WASILLA -- Nearly 40 snares baited with moose heads turned up earlier this month on land Nicolene Jordan leases for a gravel pit near Colony High School.
Jordan and her husband, Mark Loomis, say they didn't give anyone permission to trap on the land outside Palmer.
Nor did property owner Ralph Kircher, who now lives in Washington state but spent most of his 77 years on the 160-acre family homestead.
The name on a permit posted at the snares was John Cyr -- a longtime Alaska State Trooper who works wildlife cases out of Palmer.
Jordan filed a complaint Nov. 16 with the Department of Public Safety's Office of Professional Standards. That same weekend, the couple got a visit from troopers Sgt. Mark Agnew, following up on the complaint.
The verdict: Cyr and his trapping partner did nothing illegal, troopers said this week. That's because their access point wasn't posted with signs warning against trespass.
"If the land's not posted, it may be trespassing in your mind but it's not criminal trespassing by Alaska statute," said Alaska Wildlife Trooper Capt. Burke Waldron, who supervises Agnew and Cyr.
Cyr did not return calls for comment.
But his trapping partner, Rick Ellis, did.
Ellis, former president of the Alaska Frontier Trappers Association, said he and Cyr trapped that same area -- an old potato field next to Colony High School -- last year because there was no sign posted at the access area off the road.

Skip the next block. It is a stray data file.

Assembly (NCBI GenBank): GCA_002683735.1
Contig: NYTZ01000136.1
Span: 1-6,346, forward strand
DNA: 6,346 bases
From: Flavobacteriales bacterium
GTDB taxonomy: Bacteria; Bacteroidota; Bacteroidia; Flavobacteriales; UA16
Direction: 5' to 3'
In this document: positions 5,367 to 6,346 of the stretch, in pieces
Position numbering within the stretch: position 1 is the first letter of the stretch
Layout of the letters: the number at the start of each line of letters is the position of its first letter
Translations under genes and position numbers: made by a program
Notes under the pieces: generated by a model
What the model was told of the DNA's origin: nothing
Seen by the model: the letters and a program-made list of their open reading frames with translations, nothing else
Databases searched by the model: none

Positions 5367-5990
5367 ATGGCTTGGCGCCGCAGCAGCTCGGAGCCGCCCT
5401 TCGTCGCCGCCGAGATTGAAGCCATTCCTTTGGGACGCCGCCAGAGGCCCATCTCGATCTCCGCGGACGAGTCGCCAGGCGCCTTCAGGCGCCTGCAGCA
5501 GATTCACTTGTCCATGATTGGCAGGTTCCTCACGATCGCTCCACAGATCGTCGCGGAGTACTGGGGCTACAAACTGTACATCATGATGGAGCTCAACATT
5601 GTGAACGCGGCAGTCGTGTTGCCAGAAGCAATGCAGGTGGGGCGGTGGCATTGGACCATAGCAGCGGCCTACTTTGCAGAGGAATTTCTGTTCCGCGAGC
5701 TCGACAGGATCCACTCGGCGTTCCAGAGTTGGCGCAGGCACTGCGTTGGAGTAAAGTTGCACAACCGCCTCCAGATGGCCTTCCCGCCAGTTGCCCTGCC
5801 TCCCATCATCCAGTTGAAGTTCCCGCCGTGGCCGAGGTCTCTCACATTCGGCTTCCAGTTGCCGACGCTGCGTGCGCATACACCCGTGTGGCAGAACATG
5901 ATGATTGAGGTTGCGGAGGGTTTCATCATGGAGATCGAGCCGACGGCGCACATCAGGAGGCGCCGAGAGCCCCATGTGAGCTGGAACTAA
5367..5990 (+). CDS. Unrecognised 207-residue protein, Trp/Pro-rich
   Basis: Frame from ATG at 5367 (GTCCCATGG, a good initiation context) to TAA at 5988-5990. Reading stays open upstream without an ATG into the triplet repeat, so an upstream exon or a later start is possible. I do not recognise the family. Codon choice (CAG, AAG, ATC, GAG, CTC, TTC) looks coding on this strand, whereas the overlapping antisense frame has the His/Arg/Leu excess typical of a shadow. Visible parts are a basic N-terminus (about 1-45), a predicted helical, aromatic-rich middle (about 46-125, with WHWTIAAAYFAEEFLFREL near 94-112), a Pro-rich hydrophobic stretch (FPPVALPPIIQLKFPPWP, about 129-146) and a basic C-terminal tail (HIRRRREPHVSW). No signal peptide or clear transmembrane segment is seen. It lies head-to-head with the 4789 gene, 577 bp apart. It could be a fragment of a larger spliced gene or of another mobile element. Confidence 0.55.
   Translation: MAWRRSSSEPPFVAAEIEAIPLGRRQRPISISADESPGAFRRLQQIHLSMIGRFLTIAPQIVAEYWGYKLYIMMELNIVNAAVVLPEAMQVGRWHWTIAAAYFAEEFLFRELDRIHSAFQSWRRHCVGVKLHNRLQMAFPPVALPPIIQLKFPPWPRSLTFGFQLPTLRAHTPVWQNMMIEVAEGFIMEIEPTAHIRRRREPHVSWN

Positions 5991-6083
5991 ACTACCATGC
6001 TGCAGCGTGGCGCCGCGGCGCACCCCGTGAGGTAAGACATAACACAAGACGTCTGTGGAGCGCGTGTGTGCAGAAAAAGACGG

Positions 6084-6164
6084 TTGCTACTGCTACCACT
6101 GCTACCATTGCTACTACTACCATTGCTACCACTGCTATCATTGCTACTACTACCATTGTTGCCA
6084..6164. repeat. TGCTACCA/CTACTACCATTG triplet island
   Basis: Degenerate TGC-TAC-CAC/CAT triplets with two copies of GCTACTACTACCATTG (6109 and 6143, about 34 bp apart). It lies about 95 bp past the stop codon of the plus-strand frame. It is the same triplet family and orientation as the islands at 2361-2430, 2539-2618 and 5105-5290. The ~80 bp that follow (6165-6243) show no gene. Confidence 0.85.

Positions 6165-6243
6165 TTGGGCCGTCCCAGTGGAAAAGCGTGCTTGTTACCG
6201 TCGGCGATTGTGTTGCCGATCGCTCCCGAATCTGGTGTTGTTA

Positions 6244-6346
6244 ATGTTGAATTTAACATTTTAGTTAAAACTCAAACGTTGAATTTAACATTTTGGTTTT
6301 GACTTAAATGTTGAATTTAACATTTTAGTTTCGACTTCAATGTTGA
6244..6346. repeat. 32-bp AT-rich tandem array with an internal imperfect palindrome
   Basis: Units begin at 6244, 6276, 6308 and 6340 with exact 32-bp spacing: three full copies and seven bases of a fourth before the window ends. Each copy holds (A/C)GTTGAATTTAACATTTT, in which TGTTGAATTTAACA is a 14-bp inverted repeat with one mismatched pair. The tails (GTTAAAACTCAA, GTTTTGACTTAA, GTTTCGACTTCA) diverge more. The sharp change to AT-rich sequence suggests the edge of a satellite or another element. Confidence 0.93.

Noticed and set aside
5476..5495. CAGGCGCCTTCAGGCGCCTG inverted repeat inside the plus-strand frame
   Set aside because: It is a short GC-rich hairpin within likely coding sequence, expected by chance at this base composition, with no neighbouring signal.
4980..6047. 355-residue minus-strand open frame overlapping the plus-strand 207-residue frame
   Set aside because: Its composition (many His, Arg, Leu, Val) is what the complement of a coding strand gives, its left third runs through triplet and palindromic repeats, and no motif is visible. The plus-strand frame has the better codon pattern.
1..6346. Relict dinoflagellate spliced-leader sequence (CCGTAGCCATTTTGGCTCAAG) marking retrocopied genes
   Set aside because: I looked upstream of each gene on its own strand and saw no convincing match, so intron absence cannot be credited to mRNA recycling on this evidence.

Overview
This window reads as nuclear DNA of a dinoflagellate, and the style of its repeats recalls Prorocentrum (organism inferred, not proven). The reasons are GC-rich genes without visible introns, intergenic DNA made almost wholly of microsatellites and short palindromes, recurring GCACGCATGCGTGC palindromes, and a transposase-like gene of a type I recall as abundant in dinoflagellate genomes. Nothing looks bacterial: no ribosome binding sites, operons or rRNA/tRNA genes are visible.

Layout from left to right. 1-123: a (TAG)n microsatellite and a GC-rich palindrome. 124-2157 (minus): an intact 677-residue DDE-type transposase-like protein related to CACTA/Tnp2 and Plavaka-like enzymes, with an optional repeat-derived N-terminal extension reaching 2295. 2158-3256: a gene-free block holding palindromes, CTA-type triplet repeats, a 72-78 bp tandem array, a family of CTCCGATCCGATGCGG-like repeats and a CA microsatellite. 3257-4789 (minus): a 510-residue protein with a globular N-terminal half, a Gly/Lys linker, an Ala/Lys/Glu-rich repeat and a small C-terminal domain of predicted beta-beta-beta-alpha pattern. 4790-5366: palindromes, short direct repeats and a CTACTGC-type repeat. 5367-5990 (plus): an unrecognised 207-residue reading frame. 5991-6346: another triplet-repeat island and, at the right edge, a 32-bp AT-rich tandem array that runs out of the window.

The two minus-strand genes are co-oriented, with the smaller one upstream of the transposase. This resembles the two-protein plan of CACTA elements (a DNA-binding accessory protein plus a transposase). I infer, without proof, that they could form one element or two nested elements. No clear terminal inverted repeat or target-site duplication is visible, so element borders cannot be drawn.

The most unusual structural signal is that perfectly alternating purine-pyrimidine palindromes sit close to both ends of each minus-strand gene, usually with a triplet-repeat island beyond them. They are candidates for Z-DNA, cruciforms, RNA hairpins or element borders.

A 60-year-old disabled veteran, Ellis said he looks for trapping sites he can access easily.
This year, Ellis said, he'd set the snares for fox and coyote but the pair hadn't started trapping yet.
The only illegal thing that happened in mid-November, Ellis said Wednesday, was that Loomis pulled his snares, which he still doesn't have back.
"My rights as a trapper were violated when the husband removed my equipment," he said. "If anybody broke the laws, they did. Not me."
He said he hadn't decided yet whether to press charges.
LANDOWNERS: BE WARNED
Property owners may not realize it, but Alaska statutes on criminal trespass put a significant burden on them to provide notice, Waldron said.
"The trespassing law is very specific on what constitutes 'posting,' " he said.
As defined by state law, signs warning against trespass must measure at least a square foot, be posted at each road and known access point, and include the property owner's name and address plus anyone else's who can OK access.
No sign marked the place where the trapper walked onto the Kircher land, everybody involved agrees.
But there were signs on another part of the property near the new Trunk Road traffic roundabout, Jordan said.
"If you have 'No Trespassing' signs on the front of the property and he comes in the back, how can it be legal?" she asked.
Jordan, who owns Central Gravel Products, called the state's interpretation a "loophole" and said Cyr should have known the land was private.
The logs piled at the edge of the field showed somebody didn't want people entering there, she said. Cyr also lives nearby and knows about the gravel pit because she's sold gravel to him.
"He knows full well what's going on on that property," Jordan said. "Those snares were set all the way to the face of the bank where we dig gravel."
Ellis, Cyr's partner, said the lack of signs at the access made all the difference.
"Lacking the presence of any signs, anybody can go anywhere they want," he said. "They can trap, they can hunt, they can do whatever."
He also said that the pair stopped once it became clear the property owner and leaseholders didn't like the snares.